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In 1896, natural gas was first used in the United States as a fuel for roasting coffee.
In 1897, Joseph Lambert, Vermont, first introduced to the coffee trade a self-contained coffee roasting outfit without the brick setting required until then.
In 1897, the Enterprise Manufacturing Company of Pennsylvania was the first regularly to employ an electric motor to drive a coffee mill.
The overproduction of coffee began to be so serious a question by 1898, that J.D. Olavarria, a distinguished Venzuelan, proposed a plan for the restriction of coffee cultivation and the regulation of coffee exports from countries suffering from overproduction. In this same year, the bears forced Rio 7’s down to four and one-half cents on the New York Coffee Exchange.
In 1898, Edward Norton, of New York, was granted a United States patent on a vacuum process for canning foods, subsequently applied to coffee.
Others followed. Hills Brothers, of San Francisco, were the first to pack coffee in a vacuum, under the Norton patents, in 1900. M.J.
Brandenstein & Company, of San Francisco, began to pack coffee in vacuum cans in 1914. Vacuum sealing machines to pack coffee under the Norton patents are now made by the Perfect Vacuum Canning Company of New York.
About 1899, Dr. Sartori Kato of Tokio, who had invented a soluble tea in j.a.pan, came to Chicago and produced a soluble coffee (introduced to the consumer in 1901) on which he was granted a patent in 1903. In 1906, G.
Washington of New York, an American chemist living in Guatemala City, produced a refined soluble coffee which was put on the United States market three years later. The full story of soluble coffee in America is told in chapter x.x.xI. (See page 538.)
The first gear-driven electric coffee mill was introduced to the trade by the Enterprise Manufacturing Company of Pennsylvania in 1900.
In 1901, there appeared in New York the first issue of _The Tea and Coffee Trade Journal_, devoted to the interests of the tea and coffee trades.
In 1900-01, Santos permanently displaced Rio as the world’s largest source of supply.
In 1901, the American Can Company began the manufacture and sale of tin coffee cans in the United States. In this year Landers, Frary & Clark’s Universal coffee percolator was granted a United States patent; and Joseph Lambert, of Marshall, Mich., brought out one of the earliest machines to employ gas as a fuel for the indirect roasting of coffee. It was in 1901, also, that F.T. Holmes joined the Huntley Manufacturing Company, of Silver Creek, N.Y., which began to build the Monitor gas-fired direct-flame coffee roasters.
In 1902, the Coles Manufacturing Company (Braun Company, successor) and Henry Troemner, of Philadelphia, began the manufacture and sale of gear-driven electric coffee grinders.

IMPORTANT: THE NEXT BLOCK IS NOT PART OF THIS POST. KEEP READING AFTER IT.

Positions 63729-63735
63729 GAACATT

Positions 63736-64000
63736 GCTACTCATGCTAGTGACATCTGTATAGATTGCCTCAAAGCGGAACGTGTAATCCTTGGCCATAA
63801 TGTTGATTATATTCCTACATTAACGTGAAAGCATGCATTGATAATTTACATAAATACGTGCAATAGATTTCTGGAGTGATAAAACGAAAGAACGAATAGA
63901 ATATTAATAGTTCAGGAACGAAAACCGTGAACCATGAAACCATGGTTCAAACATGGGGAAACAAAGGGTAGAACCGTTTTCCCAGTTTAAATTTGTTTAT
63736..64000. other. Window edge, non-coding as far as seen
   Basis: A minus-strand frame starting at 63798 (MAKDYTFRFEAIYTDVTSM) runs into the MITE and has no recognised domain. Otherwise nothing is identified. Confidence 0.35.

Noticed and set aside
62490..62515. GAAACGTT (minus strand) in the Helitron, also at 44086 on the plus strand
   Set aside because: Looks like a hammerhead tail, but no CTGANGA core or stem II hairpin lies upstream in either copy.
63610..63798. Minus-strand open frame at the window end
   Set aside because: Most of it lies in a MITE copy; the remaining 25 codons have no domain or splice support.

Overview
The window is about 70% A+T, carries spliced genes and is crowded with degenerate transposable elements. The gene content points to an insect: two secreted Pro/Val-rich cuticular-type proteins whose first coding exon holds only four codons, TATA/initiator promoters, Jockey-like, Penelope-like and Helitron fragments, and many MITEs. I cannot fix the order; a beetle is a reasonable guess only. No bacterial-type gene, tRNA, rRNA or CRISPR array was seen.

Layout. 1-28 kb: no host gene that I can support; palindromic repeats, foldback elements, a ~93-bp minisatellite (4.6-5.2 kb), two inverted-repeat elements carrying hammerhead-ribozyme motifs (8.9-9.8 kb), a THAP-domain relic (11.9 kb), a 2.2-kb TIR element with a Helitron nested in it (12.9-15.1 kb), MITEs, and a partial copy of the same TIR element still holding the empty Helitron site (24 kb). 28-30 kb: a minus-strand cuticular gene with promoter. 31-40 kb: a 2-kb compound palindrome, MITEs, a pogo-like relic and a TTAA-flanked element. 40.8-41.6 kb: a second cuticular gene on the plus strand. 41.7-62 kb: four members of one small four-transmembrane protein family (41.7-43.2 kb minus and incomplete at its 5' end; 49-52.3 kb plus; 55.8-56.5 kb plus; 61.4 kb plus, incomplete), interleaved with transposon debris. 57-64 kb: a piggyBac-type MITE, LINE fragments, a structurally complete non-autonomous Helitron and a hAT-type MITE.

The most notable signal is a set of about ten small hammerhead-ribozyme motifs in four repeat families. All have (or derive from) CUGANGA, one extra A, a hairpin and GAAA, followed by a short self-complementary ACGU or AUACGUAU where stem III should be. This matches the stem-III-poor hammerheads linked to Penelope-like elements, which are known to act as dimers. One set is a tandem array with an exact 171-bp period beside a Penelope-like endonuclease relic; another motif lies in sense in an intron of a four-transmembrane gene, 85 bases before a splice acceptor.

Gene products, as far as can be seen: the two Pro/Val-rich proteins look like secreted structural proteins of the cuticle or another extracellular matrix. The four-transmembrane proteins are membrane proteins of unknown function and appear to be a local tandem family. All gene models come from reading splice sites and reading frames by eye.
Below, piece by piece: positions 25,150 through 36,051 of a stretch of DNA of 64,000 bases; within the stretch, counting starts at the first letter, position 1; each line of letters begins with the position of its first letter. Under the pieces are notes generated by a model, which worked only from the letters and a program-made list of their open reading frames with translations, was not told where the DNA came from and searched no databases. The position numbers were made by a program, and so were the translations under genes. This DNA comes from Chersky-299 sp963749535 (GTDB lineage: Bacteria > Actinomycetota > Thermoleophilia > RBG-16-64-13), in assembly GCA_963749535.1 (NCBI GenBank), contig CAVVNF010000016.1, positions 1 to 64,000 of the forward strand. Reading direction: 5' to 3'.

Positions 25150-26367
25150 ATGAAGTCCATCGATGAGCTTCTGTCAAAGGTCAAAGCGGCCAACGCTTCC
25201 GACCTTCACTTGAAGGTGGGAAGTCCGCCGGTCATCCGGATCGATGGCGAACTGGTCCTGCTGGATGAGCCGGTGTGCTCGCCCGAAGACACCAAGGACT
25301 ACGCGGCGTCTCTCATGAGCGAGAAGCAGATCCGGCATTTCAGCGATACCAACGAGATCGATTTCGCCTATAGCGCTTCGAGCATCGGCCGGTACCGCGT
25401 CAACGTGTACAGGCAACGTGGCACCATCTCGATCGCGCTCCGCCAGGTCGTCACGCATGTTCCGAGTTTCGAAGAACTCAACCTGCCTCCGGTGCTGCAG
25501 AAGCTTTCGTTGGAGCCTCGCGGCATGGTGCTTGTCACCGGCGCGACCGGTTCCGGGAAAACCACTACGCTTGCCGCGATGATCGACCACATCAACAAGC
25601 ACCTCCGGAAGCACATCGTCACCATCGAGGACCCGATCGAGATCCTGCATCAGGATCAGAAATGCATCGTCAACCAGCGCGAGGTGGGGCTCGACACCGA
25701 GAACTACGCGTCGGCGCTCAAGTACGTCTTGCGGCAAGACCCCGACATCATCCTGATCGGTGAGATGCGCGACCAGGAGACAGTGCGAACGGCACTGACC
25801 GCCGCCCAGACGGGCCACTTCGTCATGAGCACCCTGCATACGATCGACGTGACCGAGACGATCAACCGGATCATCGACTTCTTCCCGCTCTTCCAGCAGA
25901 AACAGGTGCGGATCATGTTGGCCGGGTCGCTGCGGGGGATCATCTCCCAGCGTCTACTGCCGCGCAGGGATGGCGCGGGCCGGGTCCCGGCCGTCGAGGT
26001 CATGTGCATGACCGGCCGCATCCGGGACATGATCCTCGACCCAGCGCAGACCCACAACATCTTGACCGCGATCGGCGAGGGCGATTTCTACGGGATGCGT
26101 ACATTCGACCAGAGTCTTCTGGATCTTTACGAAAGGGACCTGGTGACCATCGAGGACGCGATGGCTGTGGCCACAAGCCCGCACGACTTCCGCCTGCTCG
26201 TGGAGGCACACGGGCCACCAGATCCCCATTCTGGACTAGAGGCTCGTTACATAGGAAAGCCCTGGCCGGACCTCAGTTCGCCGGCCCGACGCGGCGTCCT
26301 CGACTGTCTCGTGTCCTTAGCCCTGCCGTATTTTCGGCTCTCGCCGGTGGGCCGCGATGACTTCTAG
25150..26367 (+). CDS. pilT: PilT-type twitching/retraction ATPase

As a result of the agitation for some way to deal with the overproduction of coffee, the Pan-American Congress, meeting in Mexico City in 1902, called an international coffee congress for New York in the fall of that same year. It met from October 1 to October 30; but at the close, the problem seemed no nearer solution than at the beginning.
In 1906, Brazil produced its record-breaking crop of 20,000,000 bags, and the state of So Paulo inaugurated a plan to valorize coffee.
In 1902, the first fancy duplex paper bag made by machinery from a roll of paper was produced by the Union Bag & Paper Corporation. It was of sulphite fiber inside, and gla.s.sine outside; a style afterward reversed, so as to have the gla.s.sine the inner tube.
In 1902, the Jagenberg Machine Company, Inc. (absorbed by the Pneumatic Scale Corporation in 1921) began the introduction to the trade of the United States of a line of German-made automatic packaging-and-labeling machines for coffee. Subsequently, the Johnson Automatic Sealer Company, Battle Creek, Mich., became well known as manufacturers of a line of automatic adjustable carton-sealing, wax-wrapping machines, package conveyors, and automatic scales. Among other automatic weighers that have figured in the development of the coffee business, mention should be made of The National Packaging Machinery Company’s Scott machine, of E.D. Anderson’s Triumph, and of Hoepner’s Unit System.
In 1903, as a result of overproduction in Brazil, Santos 4’s dropped to three and fifty-five hundredths cents on the New York Coffee Exchange, the lowest price ever recorded for coffee.
In 1903, also, there was granted the first United States patent on an electric coffee-roaster, the patentee being George C. Lester of New York.
In 1904, green coffee prices on the New York Coffee Exchange were forced up to eleven and eighty-five hundredths cents by a speculative clique led by D.J. Sully.
In 1905, the A.J. Deer Co., Buffalo, N. Y. (now of Hornell, N.Y.) began the sale of its Royal electric coffee mills direct to dealers on the instalment plan, revolutionizing the former practise of selling coffee mills through hardware jobbers.
In 1905, F.A. Cauchois introduced to the trade his Private Estate coffee maker, a filtration device employing j.a.panese filter paper. Finley Acker, of Philadelphia, obtained a patent the same year on a side-perforation percolator employing “porous or bibulous paper” as a filtering medium.
In 1906, H.D. Kelly, of Kansas City, was granted a United States patent on an urn coffee machine employing a coffee extractor in which the ground coffee was continually agitated before percolation by a vacuum process.
In 1907, P.E. Edtbauer (Mrs. E. Edtbauer), of Chicago, was granted a United States patent on a duplex automatic weighing machine, the first simple, fast, accurate and moderate-priced machine for weighing coffee.
Eight others followed up to 1920.